“Remain in Light,” the best work of the band according to many critics, was released in 1980 and was also listed among the top 500 albums of all time. This album included “Once In A Lifetime”, the theme representing the first music video released by the quartet, considered by many to be one of the most innovative videos in the history of music. In part this album for the last time Brian Eno. The second single from “Remain in Light” was “Crossey And Painless.”
This streak of 4 excellent albums (the best in the group), in 4 consecutive years (1977 to 1980) was one of the most important in the history of rock.
In 1981, the band decided to take a break and return to touring in 1982, to return to record a new studio album recently in 1983.
In 1981, David Byrne began to record with Brian Eno (musician who had worked on three albums of Talking Heads) album “My Life In The Bush Of Ghosts”, which was based on recordings of radio journalists in New York used rhythmic base. The project was one of the pioneers of the use of ‘Samples’ in different rhythms of music, a feature heavily used by Hip Hop, and was cited by major groups of Rap (as Public Enemy) as his main influence.
One of the best tracks on the disc and it opens, “America Is Waiting”, was chosen as the first single and was accompanied by an interesting music video where no music was not there (it was directed by Bruce Conner).
That same year, David launches its first completely solo album, entitled “The Catherine Wheel: Complete Broadway Score.” The music of this album (half instrumental and half vocal) served as a soundtrack to a Broadway play directed by Twyla Tharp. The themes of this work highlights are “What A Day That Was” and “Big Blue Plymouth (Eyes Wide Open).”
In 1982, Talking Heads began their tour with a large number of accompanying musicians (including the great guitarist Adrian Belew, Alex Weir, Nona Hendryx, etc.).. It was a very interesting tour which was partly recorded in the first live LP of the banda called “The Name Of This Band Is Talking Heads.” This work also contained items recorded in previous concerts.
The live recordings of the album “The Name Of This Band …” were launched in 1982 as a vinyl only, and was delayed 22 years to leave as a remastered double CD.
For the year 1983, Talking Heads and soon had a new studio album entitled “Speaking In Tongues”, a disc where no longer appeared Brian Eno, but still the line of the previous work of the banda ( “Remain In Light” of 1980) , adding pop song structures.
It was the first album in 3 years and left the band its first Top 10 single in the United States, “Burning Down The House”, a song with funky rhythms accompanied by a good music video, nominated in the category “Best Musical Effects” in the first installment of the MTV Video Music Awards in 1984. The subject was also nominated for a Grammy Award as “Best Rock Vocal By A Group or Duo” this nomination could not win, but the artist Robert Rauschenberg won an important prize for creating the cover of the disc.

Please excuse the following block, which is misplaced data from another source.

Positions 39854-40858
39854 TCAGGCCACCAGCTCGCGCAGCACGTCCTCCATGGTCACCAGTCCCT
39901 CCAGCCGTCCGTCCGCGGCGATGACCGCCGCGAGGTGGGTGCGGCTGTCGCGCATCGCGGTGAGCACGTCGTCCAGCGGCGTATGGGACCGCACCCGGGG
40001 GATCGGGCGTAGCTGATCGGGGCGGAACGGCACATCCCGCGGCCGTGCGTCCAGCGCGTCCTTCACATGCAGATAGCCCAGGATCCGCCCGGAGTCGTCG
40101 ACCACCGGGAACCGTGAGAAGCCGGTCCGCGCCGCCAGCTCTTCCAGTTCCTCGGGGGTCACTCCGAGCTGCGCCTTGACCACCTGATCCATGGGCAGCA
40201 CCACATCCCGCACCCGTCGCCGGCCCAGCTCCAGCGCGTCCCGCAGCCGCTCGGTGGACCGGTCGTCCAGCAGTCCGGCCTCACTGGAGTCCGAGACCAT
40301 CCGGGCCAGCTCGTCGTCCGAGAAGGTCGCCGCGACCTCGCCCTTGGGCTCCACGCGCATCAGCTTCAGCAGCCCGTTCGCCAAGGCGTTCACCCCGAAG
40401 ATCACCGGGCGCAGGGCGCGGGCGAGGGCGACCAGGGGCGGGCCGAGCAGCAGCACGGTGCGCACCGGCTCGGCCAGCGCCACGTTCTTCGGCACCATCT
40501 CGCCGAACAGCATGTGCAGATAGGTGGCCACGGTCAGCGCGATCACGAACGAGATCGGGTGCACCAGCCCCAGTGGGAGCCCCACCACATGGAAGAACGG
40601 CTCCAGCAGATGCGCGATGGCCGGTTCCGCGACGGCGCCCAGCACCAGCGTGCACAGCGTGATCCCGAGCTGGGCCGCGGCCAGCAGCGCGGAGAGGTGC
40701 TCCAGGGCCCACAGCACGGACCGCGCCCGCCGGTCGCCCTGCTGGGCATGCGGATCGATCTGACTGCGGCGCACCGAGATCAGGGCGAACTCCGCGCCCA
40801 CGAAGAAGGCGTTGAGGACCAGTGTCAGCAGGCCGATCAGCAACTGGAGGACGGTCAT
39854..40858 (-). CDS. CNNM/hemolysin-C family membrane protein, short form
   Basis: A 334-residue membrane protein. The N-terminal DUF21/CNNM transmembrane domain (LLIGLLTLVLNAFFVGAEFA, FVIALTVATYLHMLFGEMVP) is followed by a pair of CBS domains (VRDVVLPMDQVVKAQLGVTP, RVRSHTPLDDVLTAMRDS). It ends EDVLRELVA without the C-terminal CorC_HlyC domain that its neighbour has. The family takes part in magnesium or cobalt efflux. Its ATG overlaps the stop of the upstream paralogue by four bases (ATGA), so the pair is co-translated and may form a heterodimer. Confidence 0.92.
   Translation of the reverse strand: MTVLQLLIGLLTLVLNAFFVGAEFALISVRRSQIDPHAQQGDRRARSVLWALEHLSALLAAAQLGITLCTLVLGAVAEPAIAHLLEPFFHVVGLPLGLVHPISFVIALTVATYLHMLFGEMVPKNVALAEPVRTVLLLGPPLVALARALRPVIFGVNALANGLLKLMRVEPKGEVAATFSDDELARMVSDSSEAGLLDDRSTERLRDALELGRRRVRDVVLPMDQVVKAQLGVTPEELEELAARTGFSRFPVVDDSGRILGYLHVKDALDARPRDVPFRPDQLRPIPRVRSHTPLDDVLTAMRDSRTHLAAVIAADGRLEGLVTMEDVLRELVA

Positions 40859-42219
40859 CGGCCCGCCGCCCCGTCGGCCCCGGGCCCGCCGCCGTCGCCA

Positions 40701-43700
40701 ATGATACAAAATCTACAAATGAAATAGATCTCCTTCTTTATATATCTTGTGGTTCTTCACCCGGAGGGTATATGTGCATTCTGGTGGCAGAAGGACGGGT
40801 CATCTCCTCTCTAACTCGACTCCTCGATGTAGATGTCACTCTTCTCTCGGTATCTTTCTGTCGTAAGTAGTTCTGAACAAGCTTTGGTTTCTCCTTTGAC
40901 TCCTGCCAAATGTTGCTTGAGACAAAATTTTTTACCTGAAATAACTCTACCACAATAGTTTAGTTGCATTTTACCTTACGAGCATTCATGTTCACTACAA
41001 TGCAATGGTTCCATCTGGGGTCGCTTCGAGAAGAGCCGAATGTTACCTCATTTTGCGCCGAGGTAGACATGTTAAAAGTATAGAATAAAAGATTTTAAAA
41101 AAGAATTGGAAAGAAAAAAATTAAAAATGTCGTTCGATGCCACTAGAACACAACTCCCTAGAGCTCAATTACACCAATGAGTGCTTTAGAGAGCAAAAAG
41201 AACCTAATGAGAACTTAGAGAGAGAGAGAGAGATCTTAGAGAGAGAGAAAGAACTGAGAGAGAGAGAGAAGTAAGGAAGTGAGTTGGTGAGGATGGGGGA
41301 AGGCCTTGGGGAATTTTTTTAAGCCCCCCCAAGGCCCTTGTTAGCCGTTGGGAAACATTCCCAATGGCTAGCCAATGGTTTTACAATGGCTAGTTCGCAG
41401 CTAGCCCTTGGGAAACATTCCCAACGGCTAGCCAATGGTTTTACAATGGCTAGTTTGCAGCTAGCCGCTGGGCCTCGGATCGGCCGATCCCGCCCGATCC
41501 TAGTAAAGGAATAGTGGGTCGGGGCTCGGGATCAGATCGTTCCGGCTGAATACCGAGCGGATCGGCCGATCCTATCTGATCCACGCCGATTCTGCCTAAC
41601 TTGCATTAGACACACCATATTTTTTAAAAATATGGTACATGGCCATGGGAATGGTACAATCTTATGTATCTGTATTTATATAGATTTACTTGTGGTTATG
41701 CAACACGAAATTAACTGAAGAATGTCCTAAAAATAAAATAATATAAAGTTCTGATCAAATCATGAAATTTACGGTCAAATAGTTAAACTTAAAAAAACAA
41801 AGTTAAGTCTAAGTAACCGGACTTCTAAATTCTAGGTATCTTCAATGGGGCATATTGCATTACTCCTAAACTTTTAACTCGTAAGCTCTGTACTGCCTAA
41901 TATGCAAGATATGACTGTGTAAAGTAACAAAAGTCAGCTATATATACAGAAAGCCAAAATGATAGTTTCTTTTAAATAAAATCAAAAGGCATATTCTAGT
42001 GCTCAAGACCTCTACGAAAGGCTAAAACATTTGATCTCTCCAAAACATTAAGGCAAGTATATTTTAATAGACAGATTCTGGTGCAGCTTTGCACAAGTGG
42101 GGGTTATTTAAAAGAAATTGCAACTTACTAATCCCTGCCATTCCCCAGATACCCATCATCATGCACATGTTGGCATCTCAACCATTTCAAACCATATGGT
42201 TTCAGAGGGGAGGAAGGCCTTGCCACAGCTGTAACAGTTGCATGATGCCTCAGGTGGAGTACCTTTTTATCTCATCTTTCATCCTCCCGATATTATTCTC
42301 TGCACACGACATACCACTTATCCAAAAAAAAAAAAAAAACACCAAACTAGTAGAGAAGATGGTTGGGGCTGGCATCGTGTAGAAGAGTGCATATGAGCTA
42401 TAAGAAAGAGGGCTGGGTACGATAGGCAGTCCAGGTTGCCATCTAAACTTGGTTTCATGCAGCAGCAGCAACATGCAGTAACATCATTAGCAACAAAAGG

The second single from the album was “This Must Be The Place (Naive Melody)”, the group’s first major ballad, which would also be accompanied by a good music video, and the third single was the theme of “Swamp.”
“Speaking In Tongues” was the Talking Heads first album to sell over a million copies in America. After the release of this album, the band embarked on another extensive tour to promote it, which would be the last in the history of the banda. This tour was captured in the film “Stop Making Sense” director Jonathan Demme, who later directed the film “The Silence of the Lambs.”
“Stop Making Sense” is considered one of the best concerts in the history of Rock N ‘Roll. La banda introduce the most important items on its fifth album “Speaking In Tongues”, but the best of the four previous releases. It highlights the great performance of “Psycho Killer”, and “Take Me To The River”, “Life During Wartime,” “Once In A Lifetime,” “Burning Down The House,” among others.
These recordings were made by the director Jonathan Demme and cinematographer Jordan Cronenweth for four shows at the Pantages Theater in Hollywood, and the quartet captured the maximum of its energy. He was also the first digital movie sound ever.
The video for “Once In A Lifetime”, taken from the concert, was selected to promote the film through various musical signal as MTV, in addition to being nominated for “Best on a stage in the delivery of the MTV Video Music Awards in 1985.
Was also launched as well as a film, its soundtrack, with the best four of the nine concerts.
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